“Our results provide a strong warning: Our rapidly warming climate is bringing us into uncharted territory that has significant consequences for health, well-being, and livelihoods,” the authors of the new attribution study concluded. “Greenhouse gas mitigation goals should take into account the increasing risks associated with unprecedented climate conditions if warming would be allowed to continue.”

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Comments 1 to 5:

  1. This blogpost by Clifford Mass of UoW has already attracted a lot of adverse comment on Real Climate, and elsewhere.

    Though more than one error has been pointed out e.g. Mass claiming no trend for increasing temperature records in the Pacific NW, when there clearly is a trend in the chart he shows, he has not modified the post in any way. 

    It is a dispiriting reminder that some scientists are still lending their credibility to climate change denial, whatever their intentions. I found mass being cited by the "uninformed" as an excuse for inaction.

    A more detailed refutation of Mass' post may be in order.

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    Moderator Response:

    [BL] Link activated.

    The web software here does not automatically create links. You can do this when posting a comment by selecting the "insert" tab, selecting the text you want to use for the link, and clicking on the icon that looks like a chain link. Add the URL in the dialog box.

  2. Although  his blog post does not refer directly to Clifford Mass, Tamino (who has participated in the discussion of this at RealClimate, has posted an analysis of the heat wave:

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  3. Recommended supplementary reading:

    Scientists are worried by how fast the climate crisis has amplified extreme weather by Angela Dewan, CNN, July 20, 2021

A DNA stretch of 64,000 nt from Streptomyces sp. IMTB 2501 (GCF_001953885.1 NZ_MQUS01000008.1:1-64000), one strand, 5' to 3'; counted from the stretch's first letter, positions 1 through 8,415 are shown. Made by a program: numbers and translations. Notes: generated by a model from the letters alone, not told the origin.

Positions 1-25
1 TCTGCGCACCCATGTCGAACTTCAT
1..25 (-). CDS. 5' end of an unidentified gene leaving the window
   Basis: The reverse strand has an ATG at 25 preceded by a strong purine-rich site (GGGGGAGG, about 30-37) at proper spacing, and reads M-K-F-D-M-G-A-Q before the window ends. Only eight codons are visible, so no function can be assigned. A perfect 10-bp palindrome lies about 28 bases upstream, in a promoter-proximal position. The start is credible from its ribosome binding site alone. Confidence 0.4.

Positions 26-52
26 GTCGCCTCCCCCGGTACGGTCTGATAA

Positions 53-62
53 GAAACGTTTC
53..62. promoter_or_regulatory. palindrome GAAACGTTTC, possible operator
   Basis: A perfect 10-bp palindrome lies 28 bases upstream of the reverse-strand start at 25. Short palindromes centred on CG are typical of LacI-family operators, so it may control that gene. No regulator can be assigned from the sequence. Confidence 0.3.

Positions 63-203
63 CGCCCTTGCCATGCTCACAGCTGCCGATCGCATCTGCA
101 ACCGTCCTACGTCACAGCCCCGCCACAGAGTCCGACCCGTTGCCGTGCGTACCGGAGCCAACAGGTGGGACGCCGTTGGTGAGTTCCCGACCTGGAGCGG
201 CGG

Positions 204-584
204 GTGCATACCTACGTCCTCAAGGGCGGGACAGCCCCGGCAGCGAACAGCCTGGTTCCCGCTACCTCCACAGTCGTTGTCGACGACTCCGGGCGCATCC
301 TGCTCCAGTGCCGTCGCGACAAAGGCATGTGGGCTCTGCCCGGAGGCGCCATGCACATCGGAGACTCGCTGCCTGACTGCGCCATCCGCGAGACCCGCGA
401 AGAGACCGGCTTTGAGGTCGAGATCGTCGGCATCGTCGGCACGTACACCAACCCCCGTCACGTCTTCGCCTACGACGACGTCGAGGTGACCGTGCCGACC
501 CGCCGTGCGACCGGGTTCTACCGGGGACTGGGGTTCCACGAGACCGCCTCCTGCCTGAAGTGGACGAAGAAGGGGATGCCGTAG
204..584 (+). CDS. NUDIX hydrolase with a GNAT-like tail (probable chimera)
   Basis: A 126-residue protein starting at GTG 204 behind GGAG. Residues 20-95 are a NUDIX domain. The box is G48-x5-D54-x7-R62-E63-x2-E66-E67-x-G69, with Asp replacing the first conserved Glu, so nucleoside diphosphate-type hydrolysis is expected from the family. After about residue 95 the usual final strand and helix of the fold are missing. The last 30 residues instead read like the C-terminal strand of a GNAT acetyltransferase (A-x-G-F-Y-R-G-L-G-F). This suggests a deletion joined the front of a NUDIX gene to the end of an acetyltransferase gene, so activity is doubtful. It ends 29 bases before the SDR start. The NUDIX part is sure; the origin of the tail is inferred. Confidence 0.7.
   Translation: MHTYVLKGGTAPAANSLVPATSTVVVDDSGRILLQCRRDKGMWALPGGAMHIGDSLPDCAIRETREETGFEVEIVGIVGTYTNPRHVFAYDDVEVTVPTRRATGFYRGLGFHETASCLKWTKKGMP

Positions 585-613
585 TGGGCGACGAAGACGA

An exceprt from the article:

    "Climate scientists have for decades warned that the climate crisis would lead to more extreme weather. They said it would be deadly and it would be more frequent. But many are expressing surprise that heat and rain records are being broken by such large margins.

    Since the 1970s, scientists have predicted the extent to which the world would warm fairly accurately. What's harder for their models to predict — even as computers get more and more powerful — is how intense the impact will be."

    A number of prominent climate scientists were interviewed for the article and are extensively quoted.

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  4. Scientists rarely question the fact of Climate Change. The question is why climate is changing, and the fellows of the carbon theory won the pot, contaminating every climate discussion with their "Bad Humanity" idea. And actually, all people solely think about CO2 and Greenhouse gas emission. No other idea has permission to be pronounced. Other opinions are judged as non-scientific and are demoralized. At the same time, people forget to think about the greenhouse effect of water, the most abundant substance on earth. It is the fact, that water cools the earth’s surface by evapotranspiration by making possible all living conditions in the biosphere. Even if carbon plays its role in global warming, the water’s cooling effect is much important for immediate corrective action, by massive reforestation in the tropics.